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Django
cast: Franco Nero, Loredana Nusciak, Eduardo Fajardo, Jose Bodalo, and Gino Pernice

director: Sergio Corbucci

88 minutes (15) 1966
widescreen ratio 2.35:1
Argent DVD Region 2 retail

RATING: 7/10
reviewed by Barry Forshaw
Along with Leone's Dollars trilogy, the operatically violent Django is the most influential of all 'spaghetti westerns', a genuinely iconic movie that (as with Leone in A Fistful Of Dollars, 1964) plunders Kurosawa's Yojimbo for its plot (a man of violence, servant of two corrupt masters, plays both against each other, assuring their destruction - a plot, in fact, that Kurosawa himself had lifted from Dashiell Hammett's Red Harvest). Originally banned in several countries for its then-extreme violence (and denied a certificate by the BBFC in the UK until 1993), the film made a star of Franco Nero and spawned over 30 unauthorised sequels.

It is, of course, the extreme violence that earned the film its reputation: a corrupt preacher, who spies for the villainous Major Jackson, has an ear bloodily cut off - a scene referenced in Quentin Tarantino's Reservoir Dogs - and then is fed the severed organ; Django himself undergoes the kind of sadomasochistic violence that Brando made such a key ingredient of his screen persona, notably having his hands broken and turned into bloody messes by a Mexican's rifle butt and horse's hooves (the significance of the mutilation of Django's hands is somewhat undercut by the speedy dispatch of six heavies in the final scene - realism isn't the order of the day here).

But it's Corbucci's dynamic eye for a composition that marks the film out as something quite new in the western - along with Leone, the director (like his friend, a veteran of a previous Italian trend, the muscleman peplum) inaugurates a muddy, dirty vision of the west which (for all its implausible gunplay) looks more like the real thing than any Hollywood westerns of the classic era; the unprepossessing prostitutes in Django, for instance, are a million miles away from the lacquered Linda Darnell in Ford's My Darling Clementine). And his kinetic grasp of the language of cinema makes Django as vigorous an experience as anything the Italian cinema had produced.

Much was made at the time (and subsequently) of the Italian western's creation of a new, hyper-cynical protagonist: the mercenary out only for himself (with a residual regard for the poor and the brutalised; women are the recipients of rough gallantry from both Django and Leone's 'Man with No Name'). But if the truth were told, the truly cynical western hero was not an Italian invention - the disillusioned antiheroes of the series of ambitious westerns Anthony Mann made with James Stewart are far richer and more nuanced creations than anything Corbucci & Co. created, with psychological depths and conflicts the Italian directors were clearly uninterested in. Django's motivation (beyond revenge for a dead woman) as he cuts a swathe though the racist thugs of Major Jackson and the sadistic brutality of the Mexican rebels is strictly one-dimensional. But there is no point in criticising Corbucci for what he didn't try to do - his achievement, even viewed after the Italian westerns vanished beneath a slew of ever-more-spiritless clones, remains both iconoclastic and trenchant.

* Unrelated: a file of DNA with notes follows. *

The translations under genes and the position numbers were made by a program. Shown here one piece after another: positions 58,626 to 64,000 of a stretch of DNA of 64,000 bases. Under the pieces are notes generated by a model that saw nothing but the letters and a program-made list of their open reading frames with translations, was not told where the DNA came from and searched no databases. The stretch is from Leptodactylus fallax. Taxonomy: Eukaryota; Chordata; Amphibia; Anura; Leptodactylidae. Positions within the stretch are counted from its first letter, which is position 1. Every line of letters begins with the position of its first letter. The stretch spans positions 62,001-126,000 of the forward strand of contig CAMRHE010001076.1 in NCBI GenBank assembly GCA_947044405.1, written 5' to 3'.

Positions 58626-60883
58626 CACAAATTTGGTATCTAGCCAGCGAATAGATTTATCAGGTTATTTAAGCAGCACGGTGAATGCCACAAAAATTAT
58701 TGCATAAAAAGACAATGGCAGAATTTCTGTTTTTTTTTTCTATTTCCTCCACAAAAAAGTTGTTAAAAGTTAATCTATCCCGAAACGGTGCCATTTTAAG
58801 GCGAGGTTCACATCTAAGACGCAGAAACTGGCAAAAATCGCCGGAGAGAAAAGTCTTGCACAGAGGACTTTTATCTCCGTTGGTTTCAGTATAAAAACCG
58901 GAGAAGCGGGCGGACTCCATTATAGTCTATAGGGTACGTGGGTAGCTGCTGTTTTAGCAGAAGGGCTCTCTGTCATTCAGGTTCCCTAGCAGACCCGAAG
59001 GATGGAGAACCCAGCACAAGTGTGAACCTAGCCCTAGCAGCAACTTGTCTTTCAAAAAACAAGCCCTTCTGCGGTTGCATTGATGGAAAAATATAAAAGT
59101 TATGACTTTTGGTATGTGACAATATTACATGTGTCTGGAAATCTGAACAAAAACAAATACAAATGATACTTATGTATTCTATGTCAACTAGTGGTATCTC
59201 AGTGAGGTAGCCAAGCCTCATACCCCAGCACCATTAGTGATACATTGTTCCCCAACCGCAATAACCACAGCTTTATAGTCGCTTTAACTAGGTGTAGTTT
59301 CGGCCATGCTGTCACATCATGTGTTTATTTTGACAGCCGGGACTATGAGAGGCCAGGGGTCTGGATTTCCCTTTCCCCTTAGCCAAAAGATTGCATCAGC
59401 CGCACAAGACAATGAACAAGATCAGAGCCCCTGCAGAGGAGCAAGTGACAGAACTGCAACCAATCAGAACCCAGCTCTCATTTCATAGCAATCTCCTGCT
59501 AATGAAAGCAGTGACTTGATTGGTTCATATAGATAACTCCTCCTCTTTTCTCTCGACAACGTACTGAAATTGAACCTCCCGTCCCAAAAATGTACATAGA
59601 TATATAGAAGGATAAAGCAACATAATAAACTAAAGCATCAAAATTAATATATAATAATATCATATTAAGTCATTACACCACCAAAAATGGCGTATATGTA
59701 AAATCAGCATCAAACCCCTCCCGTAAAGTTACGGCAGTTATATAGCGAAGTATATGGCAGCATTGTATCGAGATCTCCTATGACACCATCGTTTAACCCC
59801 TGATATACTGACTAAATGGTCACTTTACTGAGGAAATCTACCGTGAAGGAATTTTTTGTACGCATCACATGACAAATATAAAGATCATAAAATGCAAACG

Regrettably, this print is the crassly dubbed American version - the US issue from Blue Underground restored the Italian soundtrack (with subtitles), and Franco Nero's own voice is infinitely more effective in its quiet understatement than the conventional harsh bravado served up by the minimally talented dubbing artist he's saddled with here.

The DVD extras include an interesting (if faintly self-aggrandising) interview with a remarkably well-preserved Nero - different from that on the US issue, though sharing some of the same anecdotes. A distinct plus is a typically quirky introduction to the film by the ever-reliable Alex Cox, who puts Django in context with unassuming scholarship. He's under the impression, however, that he's introducing an academy ratio version of the film (how it was shot, he informs us), when, in fact, it's a masked anamorphic widescreen version.
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